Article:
to determine whether you’d gotten hold of the type of object you
needed. I seem to recall it turned out to be very challenging,
perhaps impossible, to come up with a complete system for this. I’m
not sure if anyone is still working on it. But it’s an interesting
area.

Am I making sense yet, or do I just need to go to sleep now?

Definitely the former, and perhaps the latter too – 'tis up to you
:slight_smile: I’m also very tired, and feeling semi-coherent at best, but
enjoying the thread.

David


#15

On Mar 1, 2007, at 9:49 PM, removed_email_address@domain.invalid wrote:

I guess I tend to think in terms of error handling: that is, let
objects call [], but catch the ones that fail, or the ones that hand
back nonsense (in the context) values.

Let me make the situation a little more concrete.

I’d like to define a class that accepts the following syntax for
construction:

A.new
A.new(1)
A.new(1,2)
A.new(3 => 4)
A.new(1, 3 => 4)
A.new(1, 2, 3 => 4)

So the arguments to A.new are zero or more objects followed by an
optional hash. I can certainly look for that trailing hash via
(Hash === args.last) but what if I don’t want to lock it down to
a Hash?

tree = RBTree.new
A.new(1, 2, tree)

I’d like that to work also and I’m sure there are other sorts of
objects that would work just fine (i.e. respond to #fetch/#[], has_key?,
and perhaps is Enumerable). If I use a class based test to discover
if the last argument is an instance of Hash, I’m eliminating those
other possibilities. I also don’t want to use args.last[key] and
catch an exception because that is only useful after I’ve
discovered if an optional final hash-like object has been passed.

I could have different constructors:

A.new(1)
A.new_with_hash(1, 1=>2)

but it really isn’t as nice, IMHO.

At first I thought I could use respond_to?(:[]) on the last argument,
but as I said in the original post integers and strings will create
a false-positive for a hash-like trailing argument using that test.

Perhaps I’m trying to push the duck-typing too far and should just stick
with testing for Hash but it seems like testing for #fetch gives at
least
a little more flexibility.

It also seems like it might be nice to encourage a practice of defining
#fetch, #store, and #has_key? for data structures that are ‘indexable’.

Gary W.


#16

On Fri, 02 Mar 2007 10:01:06 +0900, Gary W. wrote:

has_key?(key)
fetch(key)
store(key, val)

In a quick look it seems like only Hash and RBTree implement those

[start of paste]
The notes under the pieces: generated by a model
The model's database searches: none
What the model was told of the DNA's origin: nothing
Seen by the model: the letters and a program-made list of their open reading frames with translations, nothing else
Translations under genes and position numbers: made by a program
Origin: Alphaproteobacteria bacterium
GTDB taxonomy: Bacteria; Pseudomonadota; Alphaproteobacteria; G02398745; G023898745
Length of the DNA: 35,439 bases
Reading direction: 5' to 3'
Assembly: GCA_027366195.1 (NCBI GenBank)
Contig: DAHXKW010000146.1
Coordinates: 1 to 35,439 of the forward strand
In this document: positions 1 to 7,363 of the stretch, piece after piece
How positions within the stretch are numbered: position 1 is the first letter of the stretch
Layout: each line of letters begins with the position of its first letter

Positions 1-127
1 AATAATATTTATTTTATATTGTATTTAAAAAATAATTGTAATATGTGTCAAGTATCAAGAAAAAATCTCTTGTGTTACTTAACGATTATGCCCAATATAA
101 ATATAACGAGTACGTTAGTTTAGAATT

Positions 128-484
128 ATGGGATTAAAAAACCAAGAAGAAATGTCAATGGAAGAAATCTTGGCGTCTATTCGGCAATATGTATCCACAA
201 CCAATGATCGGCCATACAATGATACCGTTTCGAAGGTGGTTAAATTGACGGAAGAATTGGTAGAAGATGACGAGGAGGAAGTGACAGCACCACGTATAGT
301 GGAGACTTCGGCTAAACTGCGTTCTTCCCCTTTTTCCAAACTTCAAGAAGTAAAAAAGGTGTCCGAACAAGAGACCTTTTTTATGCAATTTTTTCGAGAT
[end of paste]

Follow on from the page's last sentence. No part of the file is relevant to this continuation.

methods though.

Sounds like you want C++200x concept checking, but that depends very
heavily on static typing.

Basically, I think you want to know (in a non-mutating way) whether #[]
supports various types non-integer parameters. I doubt there’s any way
to
do that in Ruby. You could try indexing it and see if it throws a
TypeError (like an Array will), but when you call #[] on Hash.new{|h,v|
h
[v]=0}, #[] is mutating.

–Ken


#17

On Mar 2, 2007, at 12:39 AM, Joel VanderWerf wrote:

There seems to be still some ambiguity in this description. In this
case:

h = {3 => 4}
A.new(1, 2, h)

how do you know if h is intended as the third object (in the
“zero or more objects” part) or as the optional hash?

You don’t. There just has to be a clear documentation for
the disambiguation rule. The caller could use:

A.new(1,2, h, {})

If they wanted to force h to be part of the list of objects
instead of the optional trailing hash.

Gary W.


#18

Gary W. wrote:

a Hash?
There seems to be still some ambiguity in this description. In this
case:

h = {3 => 4}
A.new(1, 2, h)

how do you know if h is intended as the third object (in the “zero or
more objects” part) or as the optional hash?

Sometimes I have wished that the hash generated by this syntax:

meth(k=>v)

were flagged in some way, so that you could distinguish it from

meth({k=>v})

But I’m not sure that would help in this case anyway.


#19

Gary W. wrote:

You don’t. There just has to be a clear documentation for
the disambiguation rule. The caller could use:

A.new(1,2, h, {})

If they wanted to force h to be part of the list of objects
instead of the optional trailing hash.

Another possibility, unless you need to use the block that’s passed to
A.new for something else:

class A
def initialize(*args)
@args = args
@opts = block_given? ? yield : {}
puts “args=#{@args.inspect} opts=#{@opts.inspect}”
end
end

A.new(1, 2, 3) # args=[1, 2, 3] opts={}
A.new(1, 2, 3) {{4=>5, 6=>7}} # args=[1, 2, 3] opts={6=>7, 4=>5}
A.new(1, 2, {3=>4}) # args=[1, 2, {3=>4}] opts={}
A.new(1, 2, 3=>4) # args=[1, 2, {3=>4}] opts={}

But that’s syntactically less tidy.


#20

On 3/2/07, Gary W. removed_email_address@domain.invalid wrote:

a Hash?
discovered if an optional final hash-like object has been passed.

I could have different constructors:

    A.new(1)
    A.new_with_hash(1, 1=>2)

but it really isn’t as nice, IMHO.

At first I thought I could use respond_to?(:[]) on the last argument,
but as I said in the original post integers and strings will create

Is it really a problem that strings and integers produce values that
your method would make use of? Say someone wants to encode those input
parameters into a string - as long as [] works, they can. Why is this
a problem?